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Every human knows at least one language, spoken or signed.
Linguistics is the science of language, including the sounds, words, and
grammar rules. Words in languages are finite, but sentences are not. It is this
creative aspect of human language that sets it apart from animal languages,
which are essentially responses to stimuli.
The rules of a language, also called grammar, are learned as one
acquires a language. These rules include phonology, the sound system,
morphology, the structure of words, syntax, the combination of words into
sentences, semantics, the ways in which sounds and meanings are related, and
the lexicon, or mental dictionary of words. When you know a language, you know
words in that language, i.e. sound units that are related to specific meanings.
However, the sounds and meanings of words are arbitrary. For the most part,
there is no relationship between the way a word is pronounced (or signed) and
Knowing a language encompasses this entire system, but this
is different from behavior (called performance.)
You may know a language, but you may also choose to not speak it. Although you
are not speaking the language, you still have the knowledge of it.
However, if you don't know a language, you cannot speak it at all.
What is literature? Why do we read it? Why is
Literature is a term used to describe written or
spoken material. Broadly speaking, "literature" is used to describe
anything from creative writing to more technical or scientific works, but the
term is most commonly used to refer to works of the creative imagination,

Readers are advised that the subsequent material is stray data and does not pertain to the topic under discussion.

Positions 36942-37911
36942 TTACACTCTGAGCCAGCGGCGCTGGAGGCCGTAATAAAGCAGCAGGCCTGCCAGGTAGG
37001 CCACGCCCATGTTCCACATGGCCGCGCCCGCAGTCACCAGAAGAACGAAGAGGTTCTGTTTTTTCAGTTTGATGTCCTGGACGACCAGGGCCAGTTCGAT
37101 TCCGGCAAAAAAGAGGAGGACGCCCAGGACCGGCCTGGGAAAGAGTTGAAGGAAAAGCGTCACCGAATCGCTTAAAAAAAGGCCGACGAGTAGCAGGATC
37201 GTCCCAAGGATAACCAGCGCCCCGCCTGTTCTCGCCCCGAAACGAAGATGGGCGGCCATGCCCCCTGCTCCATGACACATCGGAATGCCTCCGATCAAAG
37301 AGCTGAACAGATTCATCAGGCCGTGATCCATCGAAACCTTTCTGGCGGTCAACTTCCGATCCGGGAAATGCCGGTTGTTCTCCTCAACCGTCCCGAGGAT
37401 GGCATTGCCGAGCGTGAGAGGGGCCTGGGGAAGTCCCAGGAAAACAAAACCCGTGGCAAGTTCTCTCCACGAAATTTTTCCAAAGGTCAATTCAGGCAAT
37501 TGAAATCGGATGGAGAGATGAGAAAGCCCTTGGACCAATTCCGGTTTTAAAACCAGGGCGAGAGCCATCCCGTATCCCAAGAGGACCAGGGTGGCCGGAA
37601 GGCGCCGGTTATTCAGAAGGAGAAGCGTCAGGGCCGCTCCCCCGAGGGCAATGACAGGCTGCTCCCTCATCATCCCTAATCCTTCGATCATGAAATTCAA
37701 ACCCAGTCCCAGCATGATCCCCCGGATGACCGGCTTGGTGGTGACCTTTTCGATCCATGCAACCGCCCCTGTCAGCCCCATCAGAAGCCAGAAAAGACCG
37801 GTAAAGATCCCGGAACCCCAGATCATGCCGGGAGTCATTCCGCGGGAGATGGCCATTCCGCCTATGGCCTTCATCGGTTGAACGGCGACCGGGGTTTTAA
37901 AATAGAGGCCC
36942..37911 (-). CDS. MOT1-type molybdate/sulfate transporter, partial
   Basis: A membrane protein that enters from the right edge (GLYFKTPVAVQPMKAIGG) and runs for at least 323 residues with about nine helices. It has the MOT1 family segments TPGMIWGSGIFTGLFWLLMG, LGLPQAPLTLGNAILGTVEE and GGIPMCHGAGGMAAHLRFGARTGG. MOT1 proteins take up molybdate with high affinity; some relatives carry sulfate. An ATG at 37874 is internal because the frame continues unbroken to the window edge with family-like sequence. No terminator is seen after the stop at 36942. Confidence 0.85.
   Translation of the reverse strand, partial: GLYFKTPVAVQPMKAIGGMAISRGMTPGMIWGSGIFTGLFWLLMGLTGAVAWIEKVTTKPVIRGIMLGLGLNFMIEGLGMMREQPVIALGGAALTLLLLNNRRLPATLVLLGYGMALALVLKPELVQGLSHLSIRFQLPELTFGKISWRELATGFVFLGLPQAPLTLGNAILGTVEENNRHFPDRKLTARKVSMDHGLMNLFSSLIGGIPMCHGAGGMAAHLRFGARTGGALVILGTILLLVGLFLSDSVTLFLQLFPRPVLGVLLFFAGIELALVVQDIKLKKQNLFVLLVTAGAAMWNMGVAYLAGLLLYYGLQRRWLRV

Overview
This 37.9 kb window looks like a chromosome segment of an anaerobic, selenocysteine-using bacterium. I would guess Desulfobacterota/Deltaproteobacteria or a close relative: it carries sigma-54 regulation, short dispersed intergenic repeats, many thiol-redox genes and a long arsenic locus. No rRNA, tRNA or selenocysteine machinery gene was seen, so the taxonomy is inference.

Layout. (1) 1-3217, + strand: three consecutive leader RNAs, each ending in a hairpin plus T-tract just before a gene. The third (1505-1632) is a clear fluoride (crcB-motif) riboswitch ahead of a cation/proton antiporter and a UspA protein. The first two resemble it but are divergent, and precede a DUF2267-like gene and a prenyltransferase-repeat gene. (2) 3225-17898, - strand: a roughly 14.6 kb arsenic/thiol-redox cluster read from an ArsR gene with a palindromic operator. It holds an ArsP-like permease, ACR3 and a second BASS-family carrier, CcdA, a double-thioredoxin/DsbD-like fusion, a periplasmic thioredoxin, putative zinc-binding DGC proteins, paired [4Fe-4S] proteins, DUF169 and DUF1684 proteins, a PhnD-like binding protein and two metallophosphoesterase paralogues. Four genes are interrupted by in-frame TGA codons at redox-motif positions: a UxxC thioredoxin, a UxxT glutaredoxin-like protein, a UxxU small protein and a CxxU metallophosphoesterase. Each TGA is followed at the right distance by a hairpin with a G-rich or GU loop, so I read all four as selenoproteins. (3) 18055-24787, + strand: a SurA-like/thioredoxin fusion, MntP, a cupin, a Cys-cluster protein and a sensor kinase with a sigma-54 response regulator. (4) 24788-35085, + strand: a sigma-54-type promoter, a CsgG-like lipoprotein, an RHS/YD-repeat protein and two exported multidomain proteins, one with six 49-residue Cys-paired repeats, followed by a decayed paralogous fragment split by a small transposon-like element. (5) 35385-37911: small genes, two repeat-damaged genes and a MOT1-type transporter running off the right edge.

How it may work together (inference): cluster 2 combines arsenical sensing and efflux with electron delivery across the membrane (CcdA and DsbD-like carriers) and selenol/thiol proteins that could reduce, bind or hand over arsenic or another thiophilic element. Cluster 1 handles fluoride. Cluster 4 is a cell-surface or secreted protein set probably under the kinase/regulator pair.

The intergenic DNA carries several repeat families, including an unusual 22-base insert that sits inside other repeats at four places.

including works of poetry, drama, fiction, and nonfiction.
Why do we read literature?
Literature represents a language or a people:
culture and tradition. But, literature is more important than just a historical
or cultural artifact. Literature introduces us to new worlds of experience. We
learn about books and literature; we enjoy the comedies and the tragedies of
poems, stories, and plays; and we may even grow and evolve through our literary
journey with books.
Ultimately, we may discover meaning in
literature by looking at what the author says and how he/she says it. We may
interpret the author's message. In academic circles, this decoding of the text
is often carried out through the use of literary theory, using a mythological,
sociological, psychological, historical, or other approach.
Whatever critical paradigm we use to discuss and
analyze literature, there is still an artistic quality to the works. Literature
is important to us because it speaks to us, it is universal, and it affects us.
Even when it is ugly, literature is beautiful.